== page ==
Finding Dory

Movie review by
Sandie Angulo Chen, Common Sense Media
Finding Dory Movie Poster Image
 Parents recommendPopular with kids
Delightful sequel promotes teamwork; some sadness, scares.
  • PG
  • 2016
  • 103 minutes

Parents say

age 6+
Based on 38 reviews

Kids say

age 6+
Based on 99 reviews

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We think this movie stands out for:

A lot or a little?

The parents' guide to what's in this movie.

Educational Value

Viewers will learn about the various marine animals featured in the movie -- like the fact that sea otters cuddle, that octopi "ink" themselves when threatened (and have three hearts), that loons imprint, etc.

Positive Messages

Parents never give up on their kids. Home is more than a place, it's wherever your family/loved ones are. Family and close friends don't let you just "go," and they love you unconditionally. The movie also makes it clear that disabilities don't define you, that you learn how to live with them (whether it's Dory's memory loss or Nemo's small fin). Teamwork and collaboration are also promoted, as it's the only way Dory and Marlin/Nemo accomplish their missions.

Positive Role Models & Representations

Dory perseveres in her mission despite her short-term memory loss. She enlists help and brainstorms ways to problem solve based on instinct and whatever her present circumstances are. Marlin and Nemo help Dory even though it puts them at risk, and they won't stop looking for her because she's family. Dory's parents are supportive and loving and made thoughtful decisions in case she forgot her way and might eventually make her way back to them. The supporting creatures help the protagonists in various ways. Teachers are wonderful and caring.

Violence & Scariness

Some emotional, potentially disturbing scenes/sequences. Early in the movie, young Dory, separated from her parents, looks for them all over the ocean (until she forgets what she was looking for). Peril and danger: A giant squid grabs Nemo and tries to eat him; Marlin and Nemo must temporarily struggle, without water, to cross a courtyard; Dory's friends think she's been eaten, but she's just being hugged. The aquarium transport truck drives wildly and gets into an accident, but no one appears injured. Some slapstick moments and other near misses, as well as additional separations between friends, some of which are upsetting.

Sexy Stuff

No swearing, but some substitutes for curse words (i.e., instead of "crap," Hank uses "carp"). One "suck it."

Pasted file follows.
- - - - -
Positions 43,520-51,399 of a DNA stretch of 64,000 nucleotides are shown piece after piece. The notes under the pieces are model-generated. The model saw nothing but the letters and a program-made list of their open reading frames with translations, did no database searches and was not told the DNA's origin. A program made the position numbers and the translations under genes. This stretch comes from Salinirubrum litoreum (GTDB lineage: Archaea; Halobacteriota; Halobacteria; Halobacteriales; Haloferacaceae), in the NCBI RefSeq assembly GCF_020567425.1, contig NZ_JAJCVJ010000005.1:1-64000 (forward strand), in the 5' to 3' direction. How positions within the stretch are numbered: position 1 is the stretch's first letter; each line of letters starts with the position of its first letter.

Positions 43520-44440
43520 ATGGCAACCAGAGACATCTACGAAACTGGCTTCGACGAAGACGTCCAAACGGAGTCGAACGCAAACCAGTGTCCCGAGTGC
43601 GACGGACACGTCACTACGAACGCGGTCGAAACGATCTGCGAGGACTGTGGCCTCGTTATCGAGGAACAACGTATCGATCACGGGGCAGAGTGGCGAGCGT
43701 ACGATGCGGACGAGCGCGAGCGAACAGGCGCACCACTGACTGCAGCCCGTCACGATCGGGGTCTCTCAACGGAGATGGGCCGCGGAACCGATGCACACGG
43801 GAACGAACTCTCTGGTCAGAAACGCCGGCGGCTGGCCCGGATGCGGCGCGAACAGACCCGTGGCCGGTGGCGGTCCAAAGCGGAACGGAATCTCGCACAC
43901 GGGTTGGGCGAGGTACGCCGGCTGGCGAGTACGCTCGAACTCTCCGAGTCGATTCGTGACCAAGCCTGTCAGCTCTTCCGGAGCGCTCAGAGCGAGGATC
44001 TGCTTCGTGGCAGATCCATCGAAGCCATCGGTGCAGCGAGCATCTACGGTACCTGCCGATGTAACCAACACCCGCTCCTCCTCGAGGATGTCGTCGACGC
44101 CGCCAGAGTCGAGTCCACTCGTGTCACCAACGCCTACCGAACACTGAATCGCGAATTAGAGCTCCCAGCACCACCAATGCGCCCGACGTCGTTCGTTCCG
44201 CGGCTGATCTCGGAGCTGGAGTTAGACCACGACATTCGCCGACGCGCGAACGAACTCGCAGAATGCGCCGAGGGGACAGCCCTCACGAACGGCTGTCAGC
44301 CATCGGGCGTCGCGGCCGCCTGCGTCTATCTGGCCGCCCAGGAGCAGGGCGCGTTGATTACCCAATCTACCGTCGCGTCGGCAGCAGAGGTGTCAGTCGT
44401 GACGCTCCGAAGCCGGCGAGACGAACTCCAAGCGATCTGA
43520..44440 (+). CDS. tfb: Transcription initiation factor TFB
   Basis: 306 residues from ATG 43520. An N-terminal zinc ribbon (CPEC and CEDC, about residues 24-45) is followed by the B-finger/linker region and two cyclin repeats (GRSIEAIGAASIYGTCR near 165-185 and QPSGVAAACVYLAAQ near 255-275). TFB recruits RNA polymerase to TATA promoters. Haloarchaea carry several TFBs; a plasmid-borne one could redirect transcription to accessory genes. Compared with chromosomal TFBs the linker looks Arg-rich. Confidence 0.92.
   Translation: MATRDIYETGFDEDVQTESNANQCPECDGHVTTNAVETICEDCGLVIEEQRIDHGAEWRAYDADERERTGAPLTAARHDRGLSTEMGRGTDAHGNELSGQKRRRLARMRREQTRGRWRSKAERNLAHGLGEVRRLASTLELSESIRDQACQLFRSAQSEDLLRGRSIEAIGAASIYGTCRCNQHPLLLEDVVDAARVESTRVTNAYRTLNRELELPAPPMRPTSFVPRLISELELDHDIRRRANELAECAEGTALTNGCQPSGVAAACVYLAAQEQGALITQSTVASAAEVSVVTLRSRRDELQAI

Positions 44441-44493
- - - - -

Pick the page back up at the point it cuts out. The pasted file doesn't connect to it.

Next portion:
Although there are no real product placements in the movie, all Disney-Pixar titles have a ton of tie-in merchandise, from video games and apps to toys, clothes, accessories, and gifts.

Drinking, Drugs & Smoking

What parents need to know

Parents need to know that Finding Dory is the sequel to Pixar's 2003 classic Finding Nemo. This time, instead of a parent searching for a child, the story revolves around Dory looking for her family. Like most Pixar movies, there are some very emotional moments, including an early montage in which young Dory -- separated from her parents (a situation that may very well upset younger kids) -- searches the ocean for them ... until she forgets what she was looking for. There are other stressful separations between friends, too, as well as some peril and tense moments (like a predator giant squid the characters need to get away from and action-packed escape antics), as well as slapstick and near misses. But in the end, the "happily ever after" adventure is still appropriate for viewers of virtually all ages, and Dory's story is ultimately uplifting, as is the movie's treatment of her disability, which is never ignored. Finding Dory's themes of teamwork, perseverance, family, friendship, and unconditional love are relatable for even the littlest kids. (Tip: Be sure to watch through the end of the credits to see the extra scene featuring friends from the first film!)

User Reviews

  • Parents say
  • Kids say
Parent Written byNKross June 17, 2016

Inspirational tale about defying disability and the importance of family.

A great movie that entertains young children and carries important lessons about life, friends, family and living with disability. Children can learn we can he... Continue reading